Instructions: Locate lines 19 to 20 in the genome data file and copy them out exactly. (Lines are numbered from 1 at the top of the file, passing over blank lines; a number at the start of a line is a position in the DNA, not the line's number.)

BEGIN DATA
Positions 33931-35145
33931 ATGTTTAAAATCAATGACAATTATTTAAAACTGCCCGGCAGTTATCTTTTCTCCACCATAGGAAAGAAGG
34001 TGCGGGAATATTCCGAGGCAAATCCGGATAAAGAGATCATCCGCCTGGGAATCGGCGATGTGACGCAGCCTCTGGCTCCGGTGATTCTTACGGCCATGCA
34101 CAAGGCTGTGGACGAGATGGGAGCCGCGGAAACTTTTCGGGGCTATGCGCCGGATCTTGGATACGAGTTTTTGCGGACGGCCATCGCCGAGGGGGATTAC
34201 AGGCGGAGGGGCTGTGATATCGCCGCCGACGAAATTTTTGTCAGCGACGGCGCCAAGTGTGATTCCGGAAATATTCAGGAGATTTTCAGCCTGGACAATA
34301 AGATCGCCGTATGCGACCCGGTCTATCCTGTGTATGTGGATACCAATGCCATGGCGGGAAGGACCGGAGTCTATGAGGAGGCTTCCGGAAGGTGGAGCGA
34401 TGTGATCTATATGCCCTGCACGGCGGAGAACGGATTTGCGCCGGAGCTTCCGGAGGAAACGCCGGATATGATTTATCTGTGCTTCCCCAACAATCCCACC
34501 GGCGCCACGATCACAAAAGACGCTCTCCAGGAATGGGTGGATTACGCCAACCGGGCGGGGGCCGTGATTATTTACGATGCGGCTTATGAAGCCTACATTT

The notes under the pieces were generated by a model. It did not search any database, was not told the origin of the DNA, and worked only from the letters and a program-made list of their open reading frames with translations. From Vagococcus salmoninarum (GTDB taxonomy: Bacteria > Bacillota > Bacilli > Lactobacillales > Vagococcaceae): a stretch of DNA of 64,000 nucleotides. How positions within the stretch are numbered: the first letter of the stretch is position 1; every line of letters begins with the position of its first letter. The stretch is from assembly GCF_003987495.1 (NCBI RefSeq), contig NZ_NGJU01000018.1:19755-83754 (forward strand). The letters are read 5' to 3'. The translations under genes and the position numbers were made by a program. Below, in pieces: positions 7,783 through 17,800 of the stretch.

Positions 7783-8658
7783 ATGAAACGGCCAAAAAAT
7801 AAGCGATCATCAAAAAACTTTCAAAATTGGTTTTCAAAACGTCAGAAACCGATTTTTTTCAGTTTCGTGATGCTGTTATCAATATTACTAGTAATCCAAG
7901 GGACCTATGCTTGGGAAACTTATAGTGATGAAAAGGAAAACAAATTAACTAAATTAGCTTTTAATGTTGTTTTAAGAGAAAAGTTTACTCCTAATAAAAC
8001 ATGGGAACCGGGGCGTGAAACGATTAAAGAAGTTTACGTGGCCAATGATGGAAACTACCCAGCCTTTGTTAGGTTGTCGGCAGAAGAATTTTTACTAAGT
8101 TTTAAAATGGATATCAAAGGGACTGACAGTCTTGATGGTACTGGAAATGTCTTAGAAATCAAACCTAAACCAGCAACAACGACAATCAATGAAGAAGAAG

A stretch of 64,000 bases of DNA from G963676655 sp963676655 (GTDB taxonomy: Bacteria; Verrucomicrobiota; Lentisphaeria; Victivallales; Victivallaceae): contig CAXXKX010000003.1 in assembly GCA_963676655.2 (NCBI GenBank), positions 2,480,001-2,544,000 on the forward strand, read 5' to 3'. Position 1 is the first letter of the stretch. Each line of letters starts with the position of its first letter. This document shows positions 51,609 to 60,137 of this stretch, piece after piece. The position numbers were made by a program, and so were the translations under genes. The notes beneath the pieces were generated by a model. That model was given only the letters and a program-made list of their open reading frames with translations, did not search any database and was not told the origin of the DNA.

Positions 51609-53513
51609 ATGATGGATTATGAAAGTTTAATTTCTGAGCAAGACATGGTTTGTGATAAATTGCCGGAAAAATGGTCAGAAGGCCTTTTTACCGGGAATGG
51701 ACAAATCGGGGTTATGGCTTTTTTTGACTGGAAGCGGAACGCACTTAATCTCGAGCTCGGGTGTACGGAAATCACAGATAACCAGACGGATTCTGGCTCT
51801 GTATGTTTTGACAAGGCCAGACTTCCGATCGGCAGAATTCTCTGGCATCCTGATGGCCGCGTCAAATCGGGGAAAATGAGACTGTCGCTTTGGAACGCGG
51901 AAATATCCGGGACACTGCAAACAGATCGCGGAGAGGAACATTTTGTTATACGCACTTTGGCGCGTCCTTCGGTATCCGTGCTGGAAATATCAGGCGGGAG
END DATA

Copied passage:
51701 ACAAATCGGGGTTATGGCTTTTTTTGACTGGAAGCGGAACGCACTTAATCTCGAGCTCGGGTGTACGGAAATCACAGATAACCAGACGGATTCTGGCTCT
51801 GTATGTTTTGACAAGGCCAGACTTCCGATCGGCAGAATTCTCTGGCATCCTGATGGCCGCGTCAAATCGGGGAAAATGAGACTGTCGCTTTGGAACGCGG